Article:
“If Tony Scott didn’t inspire a lot of respect from critics, he does have some dissident champions among serious cinephiles. More than one colleague dinged me for liking his films, as if happily admitting to their pleasures was an unpardonable breach of good taste (or correct politics). There was plenty about his work that was problematic and at times offensive, yet it could have terrific pop, vigor, beauty and a near pure-cinema quality.

“These were, more than anything, films by someone who wanted to pull you in hard and never let you go. Years after I met him, Mr. Scott sent me a note of thanks for my review of Domino, embellishing it with a witty self-portrait of a figure in a red cap smoking a very large cigar. He looms large on this little rectangle, a blank screen he filled with vivid energy.” — N.Y. Times critic Manohla Dargis in a tribute piece (“A Director Who Excelled In Excess”) appearing in today’s print edition.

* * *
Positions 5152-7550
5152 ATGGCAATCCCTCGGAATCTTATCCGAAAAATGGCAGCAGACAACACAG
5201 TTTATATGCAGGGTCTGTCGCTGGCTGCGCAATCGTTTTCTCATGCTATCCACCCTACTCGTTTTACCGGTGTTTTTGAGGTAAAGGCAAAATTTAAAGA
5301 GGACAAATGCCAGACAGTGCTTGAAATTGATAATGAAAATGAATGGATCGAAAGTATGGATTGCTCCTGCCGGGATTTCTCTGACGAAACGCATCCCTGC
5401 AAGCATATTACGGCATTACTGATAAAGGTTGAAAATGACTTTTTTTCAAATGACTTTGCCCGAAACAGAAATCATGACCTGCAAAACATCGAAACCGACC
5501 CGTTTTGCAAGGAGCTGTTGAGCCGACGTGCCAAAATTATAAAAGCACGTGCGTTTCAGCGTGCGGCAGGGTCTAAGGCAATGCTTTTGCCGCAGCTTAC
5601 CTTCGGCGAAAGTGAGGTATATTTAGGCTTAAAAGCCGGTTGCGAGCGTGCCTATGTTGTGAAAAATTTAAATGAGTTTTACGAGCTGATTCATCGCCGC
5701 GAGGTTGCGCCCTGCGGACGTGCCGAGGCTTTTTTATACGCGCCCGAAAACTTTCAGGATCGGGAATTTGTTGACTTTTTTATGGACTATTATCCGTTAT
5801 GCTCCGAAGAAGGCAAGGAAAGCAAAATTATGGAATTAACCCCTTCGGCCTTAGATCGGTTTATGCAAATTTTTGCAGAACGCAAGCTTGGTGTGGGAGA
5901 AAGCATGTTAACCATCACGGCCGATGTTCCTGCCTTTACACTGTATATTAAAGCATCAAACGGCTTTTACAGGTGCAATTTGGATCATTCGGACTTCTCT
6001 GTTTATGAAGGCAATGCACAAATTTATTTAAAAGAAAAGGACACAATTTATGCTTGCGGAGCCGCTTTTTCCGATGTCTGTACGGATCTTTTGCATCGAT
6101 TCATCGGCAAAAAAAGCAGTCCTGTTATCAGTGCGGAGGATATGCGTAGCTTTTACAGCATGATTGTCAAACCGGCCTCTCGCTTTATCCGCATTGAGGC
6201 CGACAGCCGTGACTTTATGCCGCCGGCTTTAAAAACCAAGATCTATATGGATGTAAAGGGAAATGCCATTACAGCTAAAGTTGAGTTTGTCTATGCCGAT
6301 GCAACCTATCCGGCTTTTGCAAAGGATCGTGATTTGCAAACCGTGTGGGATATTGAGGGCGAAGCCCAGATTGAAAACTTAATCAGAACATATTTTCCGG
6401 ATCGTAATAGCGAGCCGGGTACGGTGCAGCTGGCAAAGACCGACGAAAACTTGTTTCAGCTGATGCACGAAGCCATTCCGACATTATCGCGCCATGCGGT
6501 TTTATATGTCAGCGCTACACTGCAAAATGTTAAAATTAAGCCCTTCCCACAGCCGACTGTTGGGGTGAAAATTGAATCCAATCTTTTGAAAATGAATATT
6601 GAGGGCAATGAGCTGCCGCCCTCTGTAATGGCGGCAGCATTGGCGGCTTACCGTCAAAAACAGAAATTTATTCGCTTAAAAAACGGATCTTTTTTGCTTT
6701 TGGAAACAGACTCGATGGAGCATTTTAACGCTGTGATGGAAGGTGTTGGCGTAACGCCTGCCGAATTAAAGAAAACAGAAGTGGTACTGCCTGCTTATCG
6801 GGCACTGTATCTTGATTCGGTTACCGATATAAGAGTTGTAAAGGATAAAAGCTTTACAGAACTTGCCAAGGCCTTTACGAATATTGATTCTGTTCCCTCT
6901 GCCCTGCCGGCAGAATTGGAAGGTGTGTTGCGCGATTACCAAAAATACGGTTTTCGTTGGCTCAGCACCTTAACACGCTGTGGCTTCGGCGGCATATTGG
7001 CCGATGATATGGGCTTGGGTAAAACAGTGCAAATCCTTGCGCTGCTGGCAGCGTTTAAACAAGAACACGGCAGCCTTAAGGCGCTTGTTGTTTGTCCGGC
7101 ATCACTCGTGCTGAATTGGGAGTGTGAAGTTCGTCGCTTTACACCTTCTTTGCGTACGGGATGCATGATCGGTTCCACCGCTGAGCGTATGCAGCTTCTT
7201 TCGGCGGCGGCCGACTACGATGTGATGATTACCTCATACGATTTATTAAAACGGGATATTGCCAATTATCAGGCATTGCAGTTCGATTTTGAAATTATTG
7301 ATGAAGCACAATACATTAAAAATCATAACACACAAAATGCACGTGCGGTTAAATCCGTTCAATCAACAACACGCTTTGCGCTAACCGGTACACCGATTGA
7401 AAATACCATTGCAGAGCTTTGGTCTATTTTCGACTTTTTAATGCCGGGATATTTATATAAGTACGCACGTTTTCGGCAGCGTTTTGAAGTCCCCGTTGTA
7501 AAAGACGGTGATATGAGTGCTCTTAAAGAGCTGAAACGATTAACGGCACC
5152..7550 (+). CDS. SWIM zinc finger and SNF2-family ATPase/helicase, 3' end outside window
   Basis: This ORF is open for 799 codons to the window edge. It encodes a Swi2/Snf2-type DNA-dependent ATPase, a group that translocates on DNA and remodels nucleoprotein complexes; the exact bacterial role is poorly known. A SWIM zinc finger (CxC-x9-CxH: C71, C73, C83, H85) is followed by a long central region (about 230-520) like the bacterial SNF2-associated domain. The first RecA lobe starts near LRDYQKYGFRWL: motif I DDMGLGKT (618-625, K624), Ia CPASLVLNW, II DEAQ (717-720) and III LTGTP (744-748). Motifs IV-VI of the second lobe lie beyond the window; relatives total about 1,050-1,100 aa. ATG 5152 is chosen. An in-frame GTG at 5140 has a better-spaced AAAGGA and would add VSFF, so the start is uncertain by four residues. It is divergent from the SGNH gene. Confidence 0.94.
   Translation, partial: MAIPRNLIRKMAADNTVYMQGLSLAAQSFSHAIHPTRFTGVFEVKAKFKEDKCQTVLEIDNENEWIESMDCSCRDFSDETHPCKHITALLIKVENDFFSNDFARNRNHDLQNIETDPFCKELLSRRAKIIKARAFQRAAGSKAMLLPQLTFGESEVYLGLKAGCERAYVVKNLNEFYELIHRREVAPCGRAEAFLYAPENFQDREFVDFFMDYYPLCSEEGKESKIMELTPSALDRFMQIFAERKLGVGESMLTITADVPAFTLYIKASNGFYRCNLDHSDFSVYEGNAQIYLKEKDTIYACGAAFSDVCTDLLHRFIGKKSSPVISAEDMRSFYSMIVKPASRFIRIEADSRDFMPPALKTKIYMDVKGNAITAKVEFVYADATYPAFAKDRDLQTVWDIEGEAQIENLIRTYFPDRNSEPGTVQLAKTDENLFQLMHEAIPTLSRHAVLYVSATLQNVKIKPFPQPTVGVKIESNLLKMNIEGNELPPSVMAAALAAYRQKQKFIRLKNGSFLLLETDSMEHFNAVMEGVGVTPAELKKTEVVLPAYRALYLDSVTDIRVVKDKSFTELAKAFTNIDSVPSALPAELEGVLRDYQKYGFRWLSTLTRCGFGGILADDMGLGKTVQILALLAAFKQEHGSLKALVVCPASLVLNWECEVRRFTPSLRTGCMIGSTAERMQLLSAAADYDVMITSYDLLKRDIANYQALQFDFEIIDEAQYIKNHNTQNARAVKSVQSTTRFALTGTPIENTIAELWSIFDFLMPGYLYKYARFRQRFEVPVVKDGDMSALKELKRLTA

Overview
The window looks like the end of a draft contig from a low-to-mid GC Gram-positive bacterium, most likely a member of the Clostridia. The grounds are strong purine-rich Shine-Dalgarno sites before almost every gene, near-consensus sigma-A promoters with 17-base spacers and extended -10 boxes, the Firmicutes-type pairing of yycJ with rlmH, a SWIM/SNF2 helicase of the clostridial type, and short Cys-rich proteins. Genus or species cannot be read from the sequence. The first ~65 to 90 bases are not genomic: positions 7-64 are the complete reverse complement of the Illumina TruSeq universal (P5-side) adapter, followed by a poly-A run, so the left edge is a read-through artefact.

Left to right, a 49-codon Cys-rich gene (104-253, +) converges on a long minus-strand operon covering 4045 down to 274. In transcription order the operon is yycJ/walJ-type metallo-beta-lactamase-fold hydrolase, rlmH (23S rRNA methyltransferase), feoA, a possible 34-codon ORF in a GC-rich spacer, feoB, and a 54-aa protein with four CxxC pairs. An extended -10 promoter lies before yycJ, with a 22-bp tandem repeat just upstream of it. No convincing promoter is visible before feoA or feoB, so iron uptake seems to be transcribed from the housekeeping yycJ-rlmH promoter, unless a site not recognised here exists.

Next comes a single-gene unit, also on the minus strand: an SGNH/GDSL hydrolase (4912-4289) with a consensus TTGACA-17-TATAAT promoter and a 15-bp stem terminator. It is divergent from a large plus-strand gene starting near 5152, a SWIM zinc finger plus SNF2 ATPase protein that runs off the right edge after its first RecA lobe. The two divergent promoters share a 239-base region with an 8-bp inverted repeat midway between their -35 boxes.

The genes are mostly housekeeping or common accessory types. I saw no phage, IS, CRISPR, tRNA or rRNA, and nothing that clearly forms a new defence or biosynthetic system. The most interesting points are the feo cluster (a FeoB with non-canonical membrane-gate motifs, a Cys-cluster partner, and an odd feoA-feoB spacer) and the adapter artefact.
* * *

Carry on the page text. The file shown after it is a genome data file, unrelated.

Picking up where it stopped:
Domino was perhaps my least favorite Scott film of all. But Man On Fire was right at the top. Yesterday I sent the following this to a journalist friend yesterday who was looking for a quote or two about Scott’s under-appreciated films:

“While I suspect that Tony Scott’s politics were liberally inclined, Man on Fire was, I submit, perhaps the most brilliant right-wing revenge thriller ever made, and one of the most satisfying post-9/11 movies about socking it to the ‘other’ — anarchic, ruthless, swarthy non-American sociopaths.

Denzel Washington‘s Creasy, an ex-CIA operative working as a bodyguard for a young American girl (Dakota Fanning) in Mexico City, fulfilled every right-winger’s violent fantasies when he went all ballistic and medieval on the gang members behind her kidnapping. He might as well have been torturing and killing Al Qeada members, and you can bet that he was doing exactly that in the minds of many who watched this manic, jolting, brilliantly edited 2004 film.”